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Jeep Wrangler

2018
Jeep Wrangler 2018 4-door SUV Trim Shown: 2018 Sahara 4-door SUV 4WD Automatic
  • Road Test
    N/A
  • Predicted Reliability
  • Predicted Owner Satisfaction
The redesigned 2018 Jeep Wrangler aims to modernize the off-roading icon, while remaining true to its heritage. The essential Wrangler hallmarks remain, with a body-on-frame construction and two solid axles. The distinctive silhouette traces back to WWII, seven-slot grille, round headlamps, square tail lamps, and removable top and doors. The Wrangler will again be offered in two-door and extended-length four-door configurations. The Jeep is expected to offer both a turbocharged 2.0-liter four-cylinder engine and a 3.6-liter V6, teamed with a start/stop system and choice of eight-speed automatic transmission or a six-speed manual transmission. Jeep offers some advanced safety features such as blind-spot monitoring, rear cross-traffic alert, roll mitigation, and a rearview camera with dynamic guidelines. A diesel engine will come in 2019. The outgoing model is still sold as the Wrangler JK.
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2007-2017
2007 Redesign Year
Jeep Wrangler 2017 Trim Shown: 2017 Sport/Sport S
The Wrangler is the crudest Jeep, it is also the most capable off road. On the road it delivers a choppy ride, numb sterring feel with slow response, and clumsy handling. Noise is loud and constant. A long-wheelbase Unlimited model was added for 2005, bringing more cargo space and slightly more legroom in the back seat. Otherwise, the ride is still dreadful and the steering is imprecise. For 2007, a redesigned and more civilized Wrangler arrived. Ride and handling improved some, but low cornering limits and vague steering remained. Its 3.8-liter V6 lacked punch and returned just 15 mpg overall. A much better 3.6-liter V6 and a five-speed automatic arrived for 2012, and returned 17 mpg overall. Off-road capability remains impressive, particularly in Rubicon trim. But cabin access is a challenge and the interior is uncomfortable.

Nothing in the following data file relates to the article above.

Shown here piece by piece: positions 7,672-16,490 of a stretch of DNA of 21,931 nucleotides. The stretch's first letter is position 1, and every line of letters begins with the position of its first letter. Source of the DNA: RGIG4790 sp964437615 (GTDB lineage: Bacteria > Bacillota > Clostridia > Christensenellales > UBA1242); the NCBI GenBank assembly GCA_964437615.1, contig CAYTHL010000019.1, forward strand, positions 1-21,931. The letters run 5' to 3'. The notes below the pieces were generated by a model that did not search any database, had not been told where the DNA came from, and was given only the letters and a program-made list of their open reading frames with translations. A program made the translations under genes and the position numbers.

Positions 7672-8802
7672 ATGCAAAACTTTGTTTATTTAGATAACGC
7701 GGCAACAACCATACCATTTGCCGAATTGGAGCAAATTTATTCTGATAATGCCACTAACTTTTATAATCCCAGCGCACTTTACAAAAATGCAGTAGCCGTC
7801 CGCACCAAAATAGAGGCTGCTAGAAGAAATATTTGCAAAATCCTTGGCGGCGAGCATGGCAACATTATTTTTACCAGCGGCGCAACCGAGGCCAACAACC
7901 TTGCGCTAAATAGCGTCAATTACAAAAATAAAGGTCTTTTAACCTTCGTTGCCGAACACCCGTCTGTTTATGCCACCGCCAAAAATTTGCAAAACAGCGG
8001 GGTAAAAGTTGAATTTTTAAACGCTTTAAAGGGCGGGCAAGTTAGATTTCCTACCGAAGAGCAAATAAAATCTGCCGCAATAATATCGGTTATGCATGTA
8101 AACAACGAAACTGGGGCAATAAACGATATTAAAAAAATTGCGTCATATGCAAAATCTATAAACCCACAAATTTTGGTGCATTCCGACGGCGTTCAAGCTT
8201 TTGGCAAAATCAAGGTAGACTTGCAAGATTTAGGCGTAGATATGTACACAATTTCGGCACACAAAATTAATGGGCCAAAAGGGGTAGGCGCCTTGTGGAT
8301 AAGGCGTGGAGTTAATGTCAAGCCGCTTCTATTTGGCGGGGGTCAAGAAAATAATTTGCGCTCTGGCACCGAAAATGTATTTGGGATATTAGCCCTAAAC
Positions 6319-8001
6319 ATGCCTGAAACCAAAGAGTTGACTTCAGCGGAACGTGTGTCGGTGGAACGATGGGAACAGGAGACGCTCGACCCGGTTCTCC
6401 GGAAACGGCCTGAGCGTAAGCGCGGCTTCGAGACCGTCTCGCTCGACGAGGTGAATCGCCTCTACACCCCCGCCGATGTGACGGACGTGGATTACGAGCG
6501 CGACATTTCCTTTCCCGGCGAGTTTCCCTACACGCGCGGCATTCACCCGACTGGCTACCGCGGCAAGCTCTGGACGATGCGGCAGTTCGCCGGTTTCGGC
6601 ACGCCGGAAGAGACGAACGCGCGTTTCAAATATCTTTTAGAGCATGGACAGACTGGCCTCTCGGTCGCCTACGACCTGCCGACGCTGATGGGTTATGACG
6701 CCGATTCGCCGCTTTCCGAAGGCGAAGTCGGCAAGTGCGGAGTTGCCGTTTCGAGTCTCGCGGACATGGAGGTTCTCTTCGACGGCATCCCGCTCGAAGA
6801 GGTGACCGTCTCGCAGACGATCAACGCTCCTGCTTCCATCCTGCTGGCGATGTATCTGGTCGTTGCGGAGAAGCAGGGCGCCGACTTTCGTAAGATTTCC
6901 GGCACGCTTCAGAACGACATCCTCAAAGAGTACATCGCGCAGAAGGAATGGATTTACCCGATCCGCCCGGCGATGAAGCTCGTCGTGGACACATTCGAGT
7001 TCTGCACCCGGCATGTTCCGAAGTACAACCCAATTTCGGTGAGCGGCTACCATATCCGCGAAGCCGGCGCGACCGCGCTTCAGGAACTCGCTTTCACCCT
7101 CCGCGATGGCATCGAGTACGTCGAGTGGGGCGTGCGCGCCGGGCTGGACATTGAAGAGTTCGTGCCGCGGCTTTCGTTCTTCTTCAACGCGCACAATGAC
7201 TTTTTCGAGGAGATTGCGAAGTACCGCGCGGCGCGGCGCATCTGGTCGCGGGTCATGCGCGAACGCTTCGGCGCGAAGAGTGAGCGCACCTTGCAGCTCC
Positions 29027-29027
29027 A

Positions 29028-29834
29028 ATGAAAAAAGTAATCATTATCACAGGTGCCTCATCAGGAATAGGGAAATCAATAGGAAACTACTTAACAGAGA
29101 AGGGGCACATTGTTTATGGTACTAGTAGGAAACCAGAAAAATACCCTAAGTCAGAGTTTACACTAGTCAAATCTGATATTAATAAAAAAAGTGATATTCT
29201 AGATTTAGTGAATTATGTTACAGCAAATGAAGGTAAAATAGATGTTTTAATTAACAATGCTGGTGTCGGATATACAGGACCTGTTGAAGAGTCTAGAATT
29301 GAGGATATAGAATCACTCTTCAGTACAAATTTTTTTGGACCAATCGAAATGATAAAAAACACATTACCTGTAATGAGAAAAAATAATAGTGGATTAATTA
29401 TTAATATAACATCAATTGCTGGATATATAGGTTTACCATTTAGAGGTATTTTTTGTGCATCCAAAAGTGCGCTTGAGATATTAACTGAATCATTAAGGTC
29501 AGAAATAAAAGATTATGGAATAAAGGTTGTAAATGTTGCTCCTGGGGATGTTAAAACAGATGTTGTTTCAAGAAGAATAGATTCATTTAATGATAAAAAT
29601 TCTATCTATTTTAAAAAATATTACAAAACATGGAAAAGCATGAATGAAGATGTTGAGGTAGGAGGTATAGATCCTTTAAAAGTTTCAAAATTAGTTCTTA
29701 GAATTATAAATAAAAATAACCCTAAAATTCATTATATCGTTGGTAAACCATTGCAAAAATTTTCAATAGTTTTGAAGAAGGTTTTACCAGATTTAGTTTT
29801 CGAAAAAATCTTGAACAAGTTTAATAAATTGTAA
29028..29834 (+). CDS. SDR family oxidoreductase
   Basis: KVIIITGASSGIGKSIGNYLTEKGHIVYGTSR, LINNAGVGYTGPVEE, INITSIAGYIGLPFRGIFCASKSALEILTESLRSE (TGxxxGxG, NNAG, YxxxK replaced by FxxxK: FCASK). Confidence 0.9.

Average Retail Price Trade-in Price Reliability Verdict Owner Satisfaction View Local Inventory
2017 N/A N/A
N/A
2016 $26,025 - $38,325 $23,235 - $35,185
2015 $24,775 - $37,075 $21,990 - $33,940
2014 $23,600 - $35,650 $20,840 - $32,540
2013 $21,175 - $32,875 $18,350 - $29,700
2012 $19,350 - $29,250 $16,465 - $26,090
2011 $16,800 - $25,025 $13,870 - $21,870
2010 $15,200 - $23,100 $12,275 - $19,915
2009 $14,175 - $21,025 $11,260 - $17,870
2008 $12,950 - $19,000 $10,070 - $15,880
2007 $11,675 - $17,275 $8,850 - $14,160
1997-2006
Jeep Wrangler 2006 Trim Shown: 2006 LWB
Touting a legacy that stretches back to World War II, the Wrangler is Jeep's smallest, least expensive, and crudest model. It's changed little since its 1986 introduction. Better off-road than on, it has abrupt, numb, routine handling, tricky emergency handling, and a very noisy, punishing ride. Revamped for the 1997 model year, the Wrangler regained round headlamps and received an improved interior. Otherwise, the basic formula continues, with cramped quarters, a dreadful ride, and vague, imprecise steering. The 2001 model features a quieter, better-padded convertible top. A four-speed automatic arrived for 2003, replacing the old three-speed unit.
Average Retail Price Trade-in Price Reliability Verdict Owner Satisfaction View Local Inventory
2006 $10,500 - $15,250 $7,730 - $12,205
2005 $9,650 - $14,150 $6,945 - $11,170
2004 $8,325 - $11,625 $5,670 - $8,770
2003 $7,450 - $11,400 $4,850 - $8,560
N/A
2002 $6,625 - $9,825 $4,075 - $7,085
2001 N/A N/A
N/A
2000 N/A N/A